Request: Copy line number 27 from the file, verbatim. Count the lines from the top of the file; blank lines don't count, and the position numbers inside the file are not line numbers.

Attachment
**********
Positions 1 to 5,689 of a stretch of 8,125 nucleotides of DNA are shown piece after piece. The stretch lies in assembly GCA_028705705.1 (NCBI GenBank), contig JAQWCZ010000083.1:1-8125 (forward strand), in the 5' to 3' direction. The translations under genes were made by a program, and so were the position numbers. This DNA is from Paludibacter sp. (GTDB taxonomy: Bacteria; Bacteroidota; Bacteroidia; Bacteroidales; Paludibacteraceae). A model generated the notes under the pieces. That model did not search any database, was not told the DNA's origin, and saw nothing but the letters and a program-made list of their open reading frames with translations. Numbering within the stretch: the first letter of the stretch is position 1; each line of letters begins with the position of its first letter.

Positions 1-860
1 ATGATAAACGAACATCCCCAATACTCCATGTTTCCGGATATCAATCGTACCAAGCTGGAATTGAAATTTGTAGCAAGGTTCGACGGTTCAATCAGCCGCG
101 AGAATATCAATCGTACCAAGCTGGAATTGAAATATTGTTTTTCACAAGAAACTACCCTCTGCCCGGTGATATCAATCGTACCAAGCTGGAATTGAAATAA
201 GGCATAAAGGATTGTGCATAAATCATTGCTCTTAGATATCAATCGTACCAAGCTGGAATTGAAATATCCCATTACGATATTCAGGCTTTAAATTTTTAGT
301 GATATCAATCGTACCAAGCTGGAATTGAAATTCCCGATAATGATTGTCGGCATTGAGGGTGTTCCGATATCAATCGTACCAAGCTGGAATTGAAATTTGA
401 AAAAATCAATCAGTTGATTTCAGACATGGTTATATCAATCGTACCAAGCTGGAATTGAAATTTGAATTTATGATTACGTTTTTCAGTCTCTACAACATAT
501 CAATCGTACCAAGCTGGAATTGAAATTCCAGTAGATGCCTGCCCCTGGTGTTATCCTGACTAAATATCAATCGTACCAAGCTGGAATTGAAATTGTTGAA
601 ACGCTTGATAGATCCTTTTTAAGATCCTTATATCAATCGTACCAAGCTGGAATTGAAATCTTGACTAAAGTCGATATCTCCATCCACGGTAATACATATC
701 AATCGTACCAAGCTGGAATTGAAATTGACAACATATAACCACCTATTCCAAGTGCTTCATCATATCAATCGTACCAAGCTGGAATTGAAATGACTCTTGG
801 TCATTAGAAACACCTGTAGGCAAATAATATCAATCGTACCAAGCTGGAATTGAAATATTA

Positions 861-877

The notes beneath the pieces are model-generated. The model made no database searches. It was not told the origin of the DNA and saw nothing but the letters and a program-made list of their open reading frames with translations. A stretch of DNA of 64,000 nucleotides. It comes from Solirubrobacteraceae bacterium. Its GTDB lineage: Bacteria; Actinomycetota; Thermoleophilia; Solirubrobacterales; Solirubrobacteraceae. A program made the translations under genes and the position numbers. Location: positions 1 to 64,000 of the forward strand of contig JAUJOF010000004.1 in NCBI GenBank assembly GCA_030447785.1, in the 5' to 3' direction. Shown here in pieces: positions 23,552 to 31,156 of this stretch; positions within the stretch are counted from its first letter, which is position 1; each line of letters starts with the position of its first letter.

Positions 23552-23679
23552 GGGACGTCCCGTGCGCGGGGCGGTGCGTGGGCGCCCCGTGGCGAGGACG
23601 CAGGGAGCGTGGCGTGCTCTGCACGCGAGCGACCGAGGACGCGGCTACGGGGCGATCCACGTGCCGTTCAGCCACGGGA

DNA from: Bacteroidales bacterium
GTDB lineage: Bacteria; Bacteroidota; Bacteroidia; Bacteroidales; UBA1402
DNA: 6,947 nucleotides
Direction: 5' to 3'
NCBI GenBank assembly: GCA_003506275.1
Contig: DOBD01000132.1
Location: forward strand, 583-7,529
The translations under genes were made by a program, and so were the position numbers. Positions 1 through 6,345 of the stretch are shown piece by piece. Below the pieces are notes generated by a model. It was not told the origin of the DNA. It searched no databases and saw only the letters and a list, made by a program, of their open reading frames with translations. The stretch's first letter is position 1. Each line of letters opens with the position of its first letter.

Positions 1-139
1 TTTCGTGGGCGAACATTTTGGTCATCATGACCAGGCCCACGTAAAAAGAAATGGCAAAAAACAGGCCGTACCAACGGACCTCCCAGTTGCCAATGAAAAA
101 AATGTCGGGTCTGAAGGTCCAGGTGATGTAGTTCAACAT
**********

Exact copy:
101 AATGTCGGGTCTGAAGGTCCAGGTGATGTAGTTCAACAT